An Epic Example: Narration and Scholarship of the Humadapnon Sugidanon

Dennis Andrew S. Aguinaldo

Abstract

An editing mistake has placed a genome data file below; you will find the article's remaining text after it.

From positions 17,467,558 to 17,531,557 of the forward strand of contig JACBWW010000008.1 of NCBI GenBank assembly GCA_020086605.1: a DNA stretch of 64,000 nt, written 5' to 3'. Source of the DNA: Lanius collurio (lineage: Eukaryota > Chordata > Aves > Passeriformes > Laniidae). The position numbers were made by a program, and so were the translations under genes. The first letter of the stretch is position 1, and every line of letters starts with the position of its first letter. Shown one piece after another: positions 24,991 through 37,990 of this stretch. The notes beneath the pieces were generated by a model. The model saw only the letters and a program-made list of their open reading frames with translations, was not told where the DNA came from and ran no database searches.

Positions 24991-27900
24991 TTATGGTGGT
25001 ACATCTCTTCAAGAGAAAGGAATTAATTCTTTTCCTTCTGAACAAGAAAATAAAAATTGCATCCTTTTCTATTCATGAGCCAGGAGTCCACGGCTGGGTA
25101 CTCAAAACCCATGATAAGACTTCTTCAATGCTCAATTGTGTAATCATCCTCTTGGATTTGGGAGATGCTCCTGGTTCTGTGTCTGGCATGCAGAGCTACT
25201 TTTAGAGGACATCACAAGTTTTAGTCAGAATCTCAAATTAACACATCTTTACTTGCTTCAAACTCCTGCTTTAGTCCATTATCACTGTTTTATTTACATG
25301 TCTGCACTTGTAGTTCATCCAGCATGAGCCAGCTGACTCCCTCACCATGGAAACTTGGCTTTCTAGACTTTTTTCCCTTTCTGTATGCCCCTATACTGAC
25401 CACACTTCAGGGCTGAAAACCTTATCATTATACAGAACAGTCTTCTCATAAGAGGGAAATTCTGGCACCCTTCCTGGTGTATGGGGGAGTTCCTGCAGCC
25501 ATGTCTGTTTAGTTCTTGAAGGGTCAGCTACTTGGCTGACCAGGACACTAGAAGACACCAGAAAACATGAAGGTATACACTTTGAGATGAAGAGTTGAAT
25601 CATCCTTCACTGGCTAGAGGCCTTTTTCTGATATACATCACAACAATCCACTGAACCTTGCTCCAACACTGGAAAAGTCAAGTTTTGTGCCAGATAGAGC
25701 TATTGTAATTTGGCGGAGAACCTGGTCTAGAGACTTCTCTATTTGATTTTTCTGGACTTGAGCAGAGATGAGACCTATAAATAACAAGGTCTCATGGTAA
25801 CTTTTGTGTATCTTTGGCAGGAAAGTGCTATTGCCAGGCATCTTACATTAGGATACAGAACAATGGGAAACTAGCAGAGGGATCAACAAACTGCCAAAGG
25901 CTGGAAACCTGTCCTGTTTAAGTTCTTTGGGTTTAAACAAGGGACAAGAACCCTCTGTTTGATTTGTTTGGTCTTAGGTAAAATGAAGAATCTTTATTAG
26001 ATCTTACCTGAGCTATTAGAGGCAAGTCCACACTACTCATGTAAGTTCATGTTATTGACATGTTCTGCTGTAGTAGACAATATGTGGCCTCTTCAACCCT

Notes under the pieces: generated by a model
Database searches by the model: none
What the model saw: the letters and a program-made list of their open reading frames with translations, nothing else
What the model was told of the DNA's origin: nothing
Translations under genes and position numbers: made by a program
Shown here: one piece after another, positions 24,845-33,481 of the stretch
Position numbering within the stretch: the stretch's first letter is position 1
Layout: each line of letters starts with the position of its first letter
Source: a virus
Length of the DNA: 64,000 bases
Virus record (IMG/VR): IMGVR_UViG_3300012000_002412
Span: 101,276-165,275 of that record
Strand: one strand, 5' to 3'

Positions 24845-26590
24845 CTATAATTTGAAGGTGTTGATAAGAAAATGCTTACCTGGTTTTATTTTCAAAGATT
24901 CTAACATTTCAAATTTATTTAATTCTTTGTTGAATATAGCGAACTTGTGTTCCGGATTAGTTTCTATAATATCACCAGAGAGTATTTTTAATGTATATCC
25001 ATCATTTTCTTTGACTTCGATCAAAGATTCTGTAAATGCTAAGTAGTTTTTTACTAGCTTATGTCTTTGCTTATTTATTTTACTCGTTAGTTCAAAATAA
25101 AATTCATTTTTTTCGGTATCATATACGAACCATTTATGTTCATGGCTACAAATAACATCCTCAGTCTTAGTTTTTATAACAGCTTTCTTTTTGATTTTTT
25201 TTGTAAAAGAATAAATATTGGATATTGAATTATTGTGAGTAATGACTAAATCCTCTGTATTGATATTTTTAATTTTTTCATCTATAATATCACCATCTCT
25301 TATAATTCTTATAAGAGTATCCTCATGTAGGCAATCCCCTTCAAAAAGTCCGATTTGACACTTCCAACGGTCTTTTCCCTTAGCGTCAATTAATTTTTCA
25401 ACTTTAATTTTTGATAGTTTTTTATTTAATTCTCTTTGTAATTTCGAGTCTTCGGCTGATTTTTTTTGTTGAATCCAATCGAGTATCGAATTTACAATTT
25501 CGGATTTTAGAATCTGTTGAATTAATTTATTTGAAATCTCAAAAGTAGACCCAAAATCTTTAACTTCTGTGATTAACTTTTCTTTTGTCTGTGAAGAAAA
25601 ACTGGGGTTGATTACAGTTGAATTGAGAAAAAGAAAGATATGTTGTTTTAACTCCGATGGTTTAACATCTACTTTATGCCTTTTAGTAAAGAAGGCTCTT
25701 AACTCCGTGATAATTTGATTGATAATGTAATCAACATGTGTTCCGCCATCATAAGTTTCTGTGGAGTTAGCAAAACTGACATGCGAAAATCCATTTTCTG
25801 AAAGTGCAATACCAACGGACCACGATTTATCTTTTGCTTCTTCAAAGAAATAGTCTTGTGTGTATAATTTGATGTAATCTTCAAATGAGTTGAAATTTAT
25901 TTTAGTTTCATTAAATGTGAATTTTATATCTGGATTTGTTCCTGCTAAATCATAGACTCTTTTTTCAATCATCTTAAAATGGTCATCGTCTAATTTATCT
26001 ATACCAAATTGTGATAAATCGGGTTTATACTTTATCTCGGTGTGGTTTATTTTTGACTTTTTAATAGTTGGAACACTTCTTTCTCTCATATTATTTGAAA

The folk epic formally represents the aesthetic height of precolonial literature in the Philippines, the longest period in our literary history. Despite this, there is a dearth of scholarship on the subject. The paper traces the contours of these gaps, especially those concerned with narration. It then executes hermeneutically grounded readings of the main characters of the longest Filipino epic ever encountered, the Humadapnon Sugidanon. In the process, it marks possible territory for the revival of the epic in current literary teaching and practice. It then projects the study toward issues of cultural identity and global understanding.

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